Featured Research

from universities, journals, and other organizations

Small cash incentives dramatically improve hepatitis B vaccination rates among injecting drug users

Date:
April 8, 2014
Source:
The Lancet
Summary:
Small financial incentives, totaling as little as 30, can dramatically increase the likelihood of people who inject drugs completing a course of hepatitis B virus vaccination, according to new research. Researchers in the UK found that people undergoing treatment for heroin addiction who received a maximum total of 30 supermarket vouchers in equal or graduated installments in return for full compliance with a regimen of three HBV vaccine injections were at least 12 times as likely to complete the course within 28 days compared to those not receiving a financial incentive.

Small financial incentives, totalling as little as 30, can dramatically increase the likelihood of people who inject drugs completing a course of hepatitis B virus (HBV) vaccination, according to new research published in The Lancet.

Researchers in the UK found that people undergoing treatment for heroin addiction who received a maximum total of 30 supermarket vouchers in equal or graduated installments in return for full compliance with a regimen of three HBV vaccine injections were at least 12 times as likely to complete the course within 28 days compared to those not receiving a financial incentive (45% for equal payment installments and 49% for graduated payment installments vs 9% for no payment incentive).

The study was led by Professor John Strang from the National Addiction Centre at King's College London, UK, working in close collaboration with senior colleagues at Imperial College London and University College London (UCL), in the UK.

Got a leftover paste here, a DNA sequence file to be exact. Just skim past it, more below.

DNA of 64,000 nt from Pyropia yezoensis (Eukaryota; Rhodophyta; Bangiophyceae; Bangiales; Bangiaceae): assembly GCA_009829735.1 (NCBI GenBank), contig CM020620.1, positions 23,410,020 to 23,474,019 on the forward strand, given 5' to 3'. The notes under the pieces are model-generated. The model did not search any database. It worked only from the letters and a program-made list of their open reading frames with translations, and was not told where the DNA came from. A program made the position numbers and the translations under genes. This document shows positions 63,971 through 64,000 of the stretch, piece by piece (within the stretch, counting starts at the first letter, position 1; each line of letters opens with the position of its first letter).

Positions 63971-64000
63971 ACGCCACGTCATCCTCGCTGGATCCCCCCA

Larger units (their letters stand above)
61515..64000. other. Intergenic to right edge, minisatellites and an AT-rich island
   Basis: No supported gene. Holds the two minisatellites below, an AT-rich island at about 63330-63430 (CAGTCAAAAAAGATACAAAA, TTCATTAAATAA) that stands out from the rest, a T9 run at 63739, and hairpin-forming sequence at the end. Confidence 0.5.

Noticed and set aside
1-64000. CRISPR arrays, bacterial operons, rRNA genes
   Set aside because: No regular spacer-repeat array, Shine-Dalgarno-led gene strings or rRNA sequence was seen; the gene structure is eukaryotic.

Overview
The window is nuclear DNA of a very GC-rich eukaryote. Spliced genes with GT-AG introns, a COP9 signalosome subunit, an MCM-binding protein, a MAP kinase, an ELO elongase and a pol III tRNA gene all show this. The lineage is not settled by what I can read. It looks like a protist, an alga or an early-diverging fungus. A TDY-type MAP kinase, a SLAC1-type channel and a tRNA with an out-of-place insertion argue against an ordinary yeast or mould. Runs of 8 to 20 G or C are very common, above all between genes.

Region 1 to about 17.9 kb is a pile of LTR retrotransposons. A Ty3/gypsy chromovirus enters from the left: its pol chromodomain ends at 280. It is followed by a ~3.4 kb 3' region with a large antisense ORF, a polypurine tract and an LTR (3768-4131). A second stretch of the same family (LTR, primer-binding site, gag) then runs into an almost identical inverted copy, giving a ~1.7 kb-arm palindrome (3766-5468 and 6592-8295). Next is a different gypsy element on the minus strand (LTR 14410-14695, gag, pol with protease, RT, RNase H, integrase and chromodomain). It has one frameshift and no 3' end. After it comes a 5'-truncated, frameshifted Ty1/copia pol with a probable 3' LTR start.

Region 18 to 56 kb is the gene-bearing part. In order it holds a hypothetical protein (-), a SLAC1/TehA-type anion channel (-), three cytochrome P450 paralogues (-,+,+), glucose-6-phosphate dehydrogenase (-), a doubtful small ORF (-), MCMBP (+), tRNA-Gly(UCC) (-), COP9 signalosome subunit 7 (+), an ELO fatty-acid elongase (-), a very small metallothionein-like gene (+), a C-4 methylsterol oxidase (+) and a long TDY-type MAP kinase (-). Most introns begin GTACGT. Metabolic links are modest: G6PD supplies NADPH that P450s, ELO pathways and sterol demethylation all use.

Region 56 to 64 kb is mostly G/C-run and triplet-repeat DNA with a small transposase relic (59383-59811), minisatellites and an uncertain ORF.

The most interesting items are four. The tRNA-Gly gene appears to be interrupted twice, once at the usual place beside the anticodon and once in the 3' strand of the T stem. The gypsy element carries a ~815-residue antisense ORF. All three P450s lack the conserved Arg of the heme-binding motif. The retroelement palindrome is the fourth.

"That monetary incentives increase compliance is unremarkable, but the size of the increase we observed was striking", says Professor Strang. "Injecting drug users are at high risk of infection and transmission of hepatitis B. This is a potentially life-saving vaccine, and increasing its uptake among this group has important benefits to public health, as well as to the individual."

HBV affects about 22% of injecting drug users in the UK, and much higher proportions in other countries. Medication can slow the spread of HBV, but there is no completely effective cure. It is estimated that 15-25% of people with untreated chronic HBV die of liver disease [1]. A highly effective vaccine exists, but the rate of vaccination uptake is poor. Financial incentive-based public health strategies for treating addiction have gained popularity in the USA in recent years, but such incentive schemes are less common in the UK.

The new study enrolled 210 people receiving opioid substitution therapy from 12 National Health Service drug treatment services across the UK. Services were randomly assigned to different voucher schedules, so that patients received either HBV vaccination without incentive (treatment as usual), fixed value contingency management (10 voucher at each of three vaccinations), or escalating value contingency management (5 voucher at first vaccination visit, 10 voucher at second visit, and 15 voucher at third visit).

The researchers compared the effectiveness of these three approaches in achieving completion of vaccination. In the treatment as usual group, only six (9%) of 67 participants completed all scheduled vaccinations, compared with 35 (45%) of 78 participants in the fixed reward group, and 32 (49%) of 65 participants in the escalating reward group.

Additionally, the authors noted that most participants (at least 80%) receiving financial incentives attended appointments on time, ensuring a more efficient use of resources.

According to Professor Strang, "Our research finds that offering financial incentives improves people's completion of HBV vaccination, and can be achieved in routine clinical practice. However, even with these improvements, only about half the participants completed the vaccination schedule in the contingency management groups: more work is needed to refine the reward scheme to increase further the uptake and completion of vaccination."